The cover to the Kobold Guide to Dungeons, which shows an adventurer holding a lantern, lowering themselves down into a cavern. There are many arches in this cavern, as well as mounts of treasure, and a coiled dragon skeleton.

This time around I wanted to do something a little different. We’re going to do a First Impression, because I wanted to address TTRPG gaming advice books that have made the transition to audiobook. Since it was recently released (as of this writing), I’m going to address this by way of looking at Kobold Press’ new Kobold Guide, Kobold Guide to Dungeons.

Kobold Guide to Dungeons

Essays: Keith Ammann, Keith Baker, Wolfgang Baur, Bryan Camp, Christopher M. Cevasco, David “Zeb” Cook, Dominique Dickey, Kelsey Dionne, Basheer Ghouse, Rajan Khanna, Sadie Lowry, Frank Mentzer, Bruce Nesmith, Erin Roberts, Lawrence Schick, James L. Sutter, Barbara J. Webb

Editor: John Joseph Adams


Frank Mentzer has an essay in this collection. I wanted to make sure to post a link to this article, that explain why Mentzer’s inclusion warrants a content warning. The further from an event that we get, the easier it is for important context to be lost.

Dungeon Layout

The primary work I’m looking at today is the Kobold Guide to Dungeons, which I own both in PDF and in audiobook format. I don’t have the physical book. The other books that I’ll mention later are all audiobooks that I own and have listened to prior to this article.

The Guide Itself

The guide is 110 pages long in PDF form, and the audiobook is four hours and seventeen minutes. It is broken up into an introduction, seventeen essays on the topic, and five pages of author biographies. The PDF also has two pages of ads for other Kobold Press products.

The Authors

Generally, I enjoy the Kobold Guides, and this one isn’t an exception. I don’t want to do a deep examination of each of the essays, since many of these are worth the read, and I wouldn’t do it justice. That said, there are a few notable essays and authors I wanted to touch upon.

Wolfgang Baur, David Cook, Frank Mentzer, Bruce Nesmith, and Lawrence Schick are all people that have been working in the RPG industry going back to the 70s, 80s, and early 90s. These are people with long term opinions on the topic, and some of them view the topic through the lens of having a hand in creating the expectations that shaped the games for the next several decades. It is interesting reading these essays in light of the author biographies, as some people stayed in the TTRPG industry, others moved on to video game design, and some move to a more ancillary role.

Another block of authors are professional writers and editors working in science fiction, fantasy, and/or horror. Bryan Camp, Christopher Cervasco, Rajan Khanna, and Barbara Webb fall into this camp. All of them have the perspective of the RPG industry filtered through the lens of using the elements of a game to tell a specific story.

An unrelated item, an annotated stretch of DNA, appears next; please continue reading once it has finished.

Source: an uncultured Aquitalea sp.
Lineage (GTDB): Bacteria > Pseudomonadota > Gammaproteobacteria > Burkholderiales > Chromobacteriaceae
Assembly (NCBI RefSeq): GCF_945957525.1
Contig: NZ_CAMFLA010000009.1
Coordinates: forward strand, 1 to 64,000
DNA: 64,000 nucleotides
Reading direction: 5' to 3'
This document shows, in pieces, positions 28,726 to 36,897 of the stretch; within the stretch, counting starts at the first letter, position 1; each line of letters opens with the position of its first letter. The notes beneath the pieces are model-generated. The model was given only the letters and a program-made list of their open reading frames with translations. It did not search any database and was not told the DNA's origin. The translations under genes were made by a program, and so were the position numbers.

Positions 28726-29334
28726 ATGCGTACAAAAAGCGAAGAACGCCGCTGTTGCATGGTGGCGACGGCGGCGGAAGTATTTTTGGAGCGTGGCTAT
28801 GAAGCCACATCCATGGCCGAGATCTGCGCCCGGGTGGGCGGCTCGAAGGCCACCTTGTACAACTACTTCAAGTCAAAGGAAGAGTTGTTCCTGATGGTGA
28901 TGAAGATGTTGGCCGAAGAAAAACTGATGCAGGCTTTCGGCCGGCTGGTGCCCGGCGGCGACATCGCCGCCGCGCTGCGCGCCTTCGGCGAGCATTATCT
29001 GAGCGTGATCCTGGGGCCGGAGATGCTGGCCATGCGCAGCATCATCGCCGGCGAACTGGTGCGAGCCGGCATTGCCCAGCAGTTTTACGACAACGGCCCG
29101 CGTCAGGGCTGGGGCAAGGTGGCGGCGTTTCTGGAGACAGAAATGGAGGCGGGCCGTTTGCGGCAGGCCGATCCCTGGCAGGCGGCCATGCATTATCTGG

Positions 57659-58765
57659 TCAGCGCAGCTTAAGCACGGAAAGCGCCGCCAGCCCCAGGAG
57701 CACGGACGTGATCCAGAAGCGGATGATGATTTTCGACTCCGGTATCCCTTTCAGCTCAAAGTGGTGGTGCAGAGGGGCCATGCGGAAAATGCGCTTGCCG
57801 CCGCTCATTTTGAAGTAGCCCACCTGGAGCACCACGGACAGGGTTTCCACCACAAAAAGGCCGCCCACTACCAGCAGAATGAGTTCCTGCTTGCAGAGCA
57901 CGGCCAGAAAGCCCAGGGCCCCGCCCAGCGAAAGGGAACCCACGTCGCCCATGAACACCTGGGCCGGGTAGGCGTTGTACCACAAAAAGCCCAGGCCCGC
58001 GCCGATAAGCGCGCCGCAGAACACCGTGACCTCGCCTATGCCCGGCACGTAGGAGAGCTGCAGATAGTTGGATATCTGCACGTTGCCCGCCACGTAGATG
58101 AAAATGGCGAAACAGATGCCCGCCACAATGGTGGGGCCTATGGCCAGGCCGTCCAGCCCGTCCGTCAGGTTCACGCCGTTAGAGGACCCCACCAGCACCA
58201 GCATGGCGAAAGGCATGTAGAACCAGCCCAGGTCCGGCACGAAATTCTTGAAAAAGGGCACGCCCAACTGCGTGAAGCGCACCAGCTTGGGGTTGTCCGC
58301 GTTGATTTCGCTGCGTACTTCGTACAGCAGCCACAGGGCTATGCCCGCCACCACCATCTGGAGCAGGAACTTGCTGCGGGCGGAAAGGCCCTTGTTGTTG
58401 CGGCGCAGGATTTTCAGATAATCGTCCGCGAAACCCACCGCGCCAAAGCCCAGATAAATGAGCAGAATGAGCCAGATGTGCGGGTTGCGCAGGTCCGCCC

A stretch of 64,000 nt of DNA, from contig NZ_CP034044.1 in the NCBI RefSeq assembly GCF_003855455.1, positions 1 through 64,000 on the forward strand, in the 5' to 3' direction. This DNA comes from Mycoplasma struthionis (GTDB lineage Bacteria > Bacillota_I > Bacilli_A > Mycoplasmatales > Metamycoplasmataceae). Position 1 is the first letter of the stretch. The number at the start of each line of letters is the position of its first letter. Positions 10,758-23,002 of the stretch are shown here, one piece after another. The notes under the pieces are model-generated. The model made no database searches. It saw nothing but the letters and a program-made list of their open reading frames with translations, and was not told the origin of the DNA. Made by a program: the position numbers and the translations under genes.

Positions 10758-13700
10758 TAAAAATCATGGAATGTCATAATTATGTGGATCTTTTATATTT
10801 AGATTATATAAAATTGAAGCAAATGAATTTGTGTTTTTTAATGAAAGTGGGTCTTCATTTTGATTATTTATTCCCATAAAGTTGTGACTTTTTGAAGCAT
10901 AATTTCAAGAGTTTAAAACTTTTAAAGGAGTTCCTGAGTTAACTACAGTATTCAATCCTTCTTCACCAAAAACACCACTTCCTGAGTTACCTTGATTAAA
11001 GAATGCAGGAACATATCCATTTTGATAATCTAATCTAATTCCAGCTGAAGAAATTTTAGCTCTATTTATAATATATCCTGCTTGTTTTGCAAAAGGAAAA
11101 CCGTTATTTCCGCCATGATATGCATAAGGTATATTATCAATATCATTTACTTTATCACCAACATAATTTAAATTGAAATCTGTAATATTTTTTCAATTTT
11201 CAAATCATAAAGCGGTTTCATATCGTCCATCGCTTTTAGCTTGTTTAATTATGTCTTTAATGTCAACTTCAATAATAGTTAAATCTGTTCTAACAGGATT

Keith Ammann, Keith Baker, Dominique Dickey, Kelsey Dionne, Basheer Ghouse, Sadie Lowry, Erin Roberts, and James Sutter are all people that have worked in the TTRPG industry in the eras from the 2000s on. I can’t speak for any of these designers, but these are designers more likely to have seen other RPGs in addition to Dungeons & Dragons while forming their views on how and why elements are used in games.

A Quick Tour of the Essays

Lawrence Schick, who worked on the team that created Baldur’s Gate III, had one of my favorite essays in the book. It provided a nice breakdown of the purpose of dungeons and how the dungeon modifies the core assumptions of RPGs. I’ve got my own preferences when it comes to RPG essays. I enjoy general advice and information, but in something that is a guide meant to help those that are playing or running the game, I like structured, actionable information. Schick breaks his essay into five parts. This lets him focus on each of these elements, breaking the topic into digestible information that can sink in to someone reading/listening to the essay.

Dominique Dickey’s essay was another strong entry for me. They also break their essay into clearly defined topics and subtopics, as well as creating meaningful subtopics. Additionally, they bring in adventure design tools that were introduced in other RPGs, like the Decipher Star Trek RPG. Sometimes it feels like when we discuss D&D and best practices, we veer from traditional D&D logic, and then attempt to rope in concepts and themes from less traditional and more narrative games. It’s nice to see some wisdom being drawn from other traditional games that may also have a looser structure and a greater emphasis in emulating narrative media.

While it touches on some topics that I’ve seen addressed elsewhere; I love the perspective that Basheer Ghouse introduces to the topic. While the essay is addressing the potential problems of adventurers resting in a dangerous location, it flips the topic to look at it from the perspective of when and how the denizens of the dungeon would need to rest and recover.